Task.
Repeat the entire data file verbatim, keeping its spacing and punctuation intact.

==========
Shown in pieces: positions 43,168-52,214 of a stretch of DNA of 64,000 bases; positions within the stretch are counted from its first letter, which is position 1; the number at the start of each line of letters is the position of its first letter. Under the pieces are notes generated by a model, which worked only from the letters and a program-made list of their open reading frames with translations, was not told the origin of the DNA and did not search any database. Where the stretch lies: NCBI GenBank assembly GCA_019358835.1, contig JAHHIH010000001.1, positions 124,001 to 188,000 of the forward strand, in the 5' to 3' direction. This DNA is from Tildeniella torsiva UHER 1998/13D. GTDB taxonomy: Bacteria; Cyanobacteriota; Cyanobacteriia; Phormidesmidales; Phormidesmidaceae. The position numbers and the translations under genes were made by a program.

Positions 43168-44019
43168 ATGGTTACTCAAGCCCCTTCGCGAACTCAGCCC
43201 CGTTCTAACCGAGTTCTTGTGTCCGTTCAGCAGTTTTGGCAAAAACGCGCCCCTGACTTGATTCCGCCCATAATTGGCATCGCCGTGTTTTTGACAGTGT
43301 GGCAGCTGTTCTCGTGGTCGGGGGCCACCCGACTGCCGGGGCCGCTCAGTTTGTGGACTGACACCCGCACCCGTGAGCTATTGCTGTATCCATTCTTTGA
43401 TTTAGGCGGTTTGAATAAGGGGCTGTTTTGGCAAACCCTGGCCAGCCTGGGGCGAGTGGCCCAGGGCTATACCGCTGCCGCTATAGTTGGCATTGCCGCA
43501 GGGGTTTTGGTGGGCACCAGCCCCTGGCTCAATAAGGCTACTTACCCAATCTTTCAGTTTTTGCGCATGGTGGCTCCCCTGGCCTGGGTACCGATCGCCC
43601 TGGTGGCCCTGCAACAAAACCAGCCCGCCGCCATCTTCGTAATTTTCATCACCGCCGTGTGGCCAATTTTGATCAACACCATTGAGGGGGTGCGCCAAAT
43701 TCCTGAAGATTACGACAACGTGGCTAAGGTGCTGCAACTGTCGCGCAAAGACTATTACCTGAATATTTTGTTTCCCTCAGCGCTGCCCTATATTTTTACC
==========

Shown in pieces: positions 43,168-52,214 of a stretch of DNA of 64,000 bases; positions within the stretch are counted from its first letter, which is position 1; the number at the start of each line of letters is the position of its first letter. Under the pieces are notes generated by a model, which worked only from the letters and a program-made list of their open reading frames with translations, was not told the origin of the DNA and did not search any database. Where the stretch lies: NCBI GenBank assembly GCA_019358835.1, contig JAHHIH010000001.1, positions 124,001 to 188,000 of the forward strand, in the 5' to 3' direction. This DNA is from Tildeniella torsiva UHER 1998/13D. GTDB taxonomy: Bacteria; Cyanobacteriota; Cyanobacteriia; Phormidesmidales; Phormidesmidaceae. The position numbers and the translations under genes were made by a program.

Positions 43168-44019
43168 ATGGTTACTCAAGCCCCTTCGCGAACTCAGCCC
43201 CGTTCTAACCGAGTTCTTGTGTCCGTTCAGCAGTTTTGGCAAAAACGCGCCCCTGACTTGATTCCGCCCATAATTGGCATCGCCGTGTTTTTGACAGTGT
43301 GGCAGCTGTTCTCGTGGTCGGGGGCCACCCGACTGCCGGGGCCGCTCAGTTTGTGGACTGACACCCGCACCCGTGAGCTATTGCTGTATCCATTCTTTGA
43401 TTTAGGCGGTTTGAATAAGGGGCTGTTTTGGCAAACCCTGGCCAGCCTGGGGCGAGTGGCCCAGGGCTATACCGCTGCCGCTATAGTTGGCATTGCCGCA
43501 GGGGTTTTGGTGGGCACCAGCCCCTGGCTCAATAAGGCTACTTACCCAATCTTTCAGTTTTTGCGCATGGTGGCTCCCCTGGCCTGGGTACCGATCGCCC
43601 TGGTGGCCCTGCAACAAAACCAGCCCGCCGCCATCTTCGTAATTTTCATCACCGCCGTGTGGCCAATTTTGATCAACACCATTGAGGGGGTGCGCCAAAT
43701 TCCTGAAGATTACGACAACGTGGCTAAGGTGCTGCAACTGTCGCGCAAAGACTATTACCTGAATATTTTGTTTCCCTCAGCGCTGCCCTATATTTTTACC